Visit Wat Pho (Temple of the Reclining Buddha): This temple complex is located south of the Grand Palace and is famous for its massive reclining Buddha statue, which measures 46 meters long and 15 meters high. The temple is also home to a renowned massage school, and visitors can enjoy traditional Thai massage and other treatments on the premises. Thai massages are popular because they are affordable and relaxing.
Wat Saket (Golden Mount): As mentioned earlier, Wat Saket is a temple located on a man-made hill in the center of Bangkok. The temple is known for its golden chedi and panoramic views of the city from the top of the hill. It is also home to a meditation center and a cemetery.
These temple complexes are just a few examples of the many impressive and historic religious sites that can be found in Bangkok. They offer a fascinating glimpse into the culture and history of the Thai people, and are a must-see for anyone visiting the city.
6. Bangkok National Museum
The Bangkok National Museum is the largest museum in Thailand and is located in the historic Wang Na Palace complex in the Phra Nakhon district of Bangkok. The museum houses a vast collection of Thai art, artifacts, and cultural objects, spanning from prehistoric times to the present day. The collection includes items such as traditional costumes, weapons, ceramics, sculptures, and royal regalia. The museum’s exhibits offer a fascinating insight into Thailand’s rich history and cultural heritage. Visitors can also explore the palace grounds, which include several historic buildings and gardens. The Bangkok National Museum is a must-visit destination for anyone interested in the culture and history.
7. Boat Tour of the Chao Phraya River
A boat tour of the Chao Phraya River is a popular activity for visitors to Bangkok, Thailand. The river is often referred to as the “lifeblood” of the city, and offers a unique perspective on the bustling metropolis. The tour typically takes visitors past several of Bangkok’s most iconic landmarks, including the Grand Palace, Wat Arun, and the Temple of the Dawn. Along the way, you’ll see traditional Thai houses, modern skyscrapers, and lively floating markets. Some tours even include stops at riverside temples and historic sites, giving visitors a glimpse into Thailand’s rich cultural heritage. A boat tour of the Chao Phraya River is a must-do experience for anyone visiting Bangkok.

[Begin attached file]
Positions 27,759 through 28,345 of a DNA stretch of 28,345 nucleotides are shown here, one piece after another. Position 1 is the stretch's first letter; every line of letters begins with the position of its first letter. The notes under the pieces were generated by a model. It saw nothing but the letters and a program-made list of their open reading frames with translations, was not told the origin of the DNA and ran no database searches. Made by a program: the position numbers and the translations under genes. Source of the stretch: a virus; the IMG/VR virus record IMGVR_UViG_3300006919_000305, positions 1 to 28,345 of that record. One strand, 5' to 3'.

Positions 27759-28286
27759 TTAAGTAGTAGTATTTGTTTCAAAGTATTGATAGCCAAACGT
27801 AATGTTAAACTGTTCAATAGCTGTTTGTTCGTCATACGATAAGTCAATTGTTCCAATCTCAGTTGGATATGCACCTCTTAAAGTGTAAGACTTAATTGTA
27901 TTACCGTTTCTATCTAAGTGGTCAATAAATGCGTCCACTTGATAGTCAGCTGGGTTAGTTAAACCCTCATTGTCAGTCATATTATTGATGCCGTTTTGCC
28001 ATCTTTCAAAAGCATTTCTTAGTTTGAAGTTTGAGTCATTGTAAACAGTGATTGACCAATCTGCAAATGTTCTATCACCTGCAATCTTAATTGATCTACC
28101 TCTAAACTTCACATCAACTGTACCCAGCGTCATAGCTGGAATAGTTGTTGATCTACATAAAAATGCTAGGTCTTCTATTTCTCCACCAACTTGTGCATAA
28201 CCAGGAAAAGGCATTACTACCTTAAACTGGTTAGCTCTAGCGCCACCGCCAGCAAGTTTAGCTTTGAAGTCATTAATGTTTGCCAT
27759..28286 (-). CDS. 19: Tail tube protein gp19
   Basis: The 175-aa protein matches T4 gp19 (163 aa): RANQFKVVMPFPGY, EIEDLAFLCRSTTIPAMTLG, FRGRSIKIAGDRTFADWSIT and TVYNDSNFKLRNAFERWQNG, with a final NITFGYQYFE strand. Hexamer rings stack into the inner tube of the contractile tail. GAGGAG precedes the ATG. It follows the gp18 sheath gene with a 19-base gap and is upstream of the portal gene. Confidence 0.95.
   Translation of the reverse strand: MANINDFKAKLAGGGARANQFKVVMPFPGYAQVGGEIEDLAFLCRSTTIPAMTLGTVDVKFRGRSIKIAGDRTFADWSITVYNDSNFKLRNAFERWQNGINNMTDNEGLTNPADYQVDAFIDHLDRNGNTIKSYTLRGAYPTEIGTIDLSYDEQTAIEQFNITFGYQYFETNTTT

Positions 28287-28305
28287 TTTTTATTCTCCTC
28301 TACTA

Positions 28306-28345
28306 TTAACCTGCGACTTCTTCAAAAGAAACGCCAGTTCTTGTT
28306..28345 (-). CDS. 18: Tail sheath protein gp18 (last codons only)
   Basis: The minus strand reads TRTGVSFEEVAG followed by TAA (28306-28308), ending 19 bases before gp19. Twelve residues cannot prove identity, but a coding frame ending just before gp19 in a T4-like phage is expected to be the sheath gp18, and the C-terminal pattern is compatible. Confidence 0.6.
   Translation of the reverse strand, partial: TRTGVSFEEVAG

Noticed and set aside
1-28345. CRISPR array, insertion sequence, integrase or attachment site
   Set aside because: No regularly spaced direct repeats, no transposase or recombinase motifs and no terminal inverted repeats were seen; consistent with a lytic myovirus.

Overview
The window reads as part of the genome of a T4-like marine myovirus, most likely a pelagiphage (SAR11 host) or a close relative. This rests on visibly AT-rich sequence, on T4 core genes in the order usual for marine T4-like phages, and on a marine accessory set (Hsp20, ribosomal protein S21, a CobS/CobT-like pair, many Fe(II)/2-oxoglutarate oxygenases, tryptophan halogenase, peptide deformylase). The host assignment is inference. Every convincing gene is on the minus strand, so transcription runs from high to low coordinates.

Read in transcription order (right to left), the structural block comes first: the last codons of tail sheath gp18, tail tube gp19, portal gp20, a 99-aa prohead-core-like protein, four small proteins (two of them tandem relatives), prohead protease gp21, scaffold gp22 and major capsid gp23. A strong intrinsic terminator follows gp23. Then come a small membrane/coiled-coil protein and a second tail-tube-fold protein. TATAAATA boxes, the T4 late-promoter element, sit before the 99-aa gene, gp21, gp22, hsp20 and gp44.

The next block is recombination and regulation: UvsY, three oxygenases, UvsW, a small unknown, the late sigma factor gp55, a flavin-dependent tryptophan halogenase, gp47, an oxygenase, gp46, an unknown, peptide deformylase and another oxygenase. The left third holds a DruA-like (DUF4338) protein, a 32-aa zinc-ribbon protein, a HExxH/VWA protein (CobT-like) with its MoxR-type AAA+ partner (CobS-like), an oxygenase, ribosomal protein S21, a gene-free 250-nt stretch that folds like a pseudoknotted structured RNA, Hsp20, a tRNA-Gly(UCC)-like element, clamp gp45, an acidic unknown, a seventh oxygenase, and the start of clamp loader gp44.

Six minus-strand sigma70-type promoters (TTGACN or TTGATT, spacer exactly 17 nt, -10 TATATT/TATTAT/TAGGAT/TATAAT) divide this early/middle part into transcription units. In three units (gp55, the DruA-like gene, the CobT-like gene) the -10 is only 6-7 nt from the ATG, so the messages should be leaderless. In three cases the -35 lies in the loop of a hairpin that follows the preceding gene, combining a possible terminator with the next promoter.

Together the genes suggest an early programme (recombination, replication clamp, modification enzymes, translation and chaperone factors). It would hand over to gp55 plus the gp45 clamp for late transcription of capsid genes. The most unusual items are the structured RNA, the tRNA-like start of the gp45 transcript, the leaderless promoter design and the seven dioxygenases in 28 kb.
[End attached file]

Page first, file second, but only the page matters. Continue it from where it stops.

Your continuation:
8. The Golden Mount
The Golden Mount, also known as Wat Saket, is a famous temple located in the heart of Bangkok, Thailand. It is situated on a man-made hill that offers panoramic views of the city, making it a popular tourist attraction.
The temple was originally built in the late 18th century, but it was later renovated and expanded in the 19th century by on of the Thai kings, King Rama III. Today, visitors can climb the 318 steps to the top of the Golden Mount to see a large golden chedi and a panoramic view of downtown Bangkok. (Note almost all the kings are names King Rama followed by a number).
In addition to the temple and the hill, the Golden Mount complex also includes a cemetery and a meditation center. The cemetery is the final resting place for many of Bangkok’s residents, and the meditation center is a peaceful retreat where visitors can learn about Buddhism and practice meditation.
The Golden Mount is located in the historic Rattanakosin district of Bangkok, which is home to many other famous landmarks such as the Grand Palace, Wat Phra Kaew (Temple of the Emerald Buddha), and Wat Pho (Temple of the Reclining golden Buddha). It is easy to visit the Golden Mount as part of a walking tour of the area or by taking a tuk-tuk or taxi.
9. Live out your Thai culinary dreams by taking a cooking class
Downtown Bangkok is known for its delicious and unique cuisine, and what better way to experience it than by taking a cooking class? Cooking classes in Bangkok are a popular activity for both locals and tourists, offering a hands-on experience that allows you to learn about Thai cooking techniques and ingredients while creating your own authentic dishes.
There are numerous cooking schools and classes available throughout Bangkok, ranging from half-day to multi-day courses. Most classes begin with a visit to a local market where you can learn about and purchase fresh ingredients, followed by a hands-on cooking lesson in which you’ll prepare several traditional Thai dishes.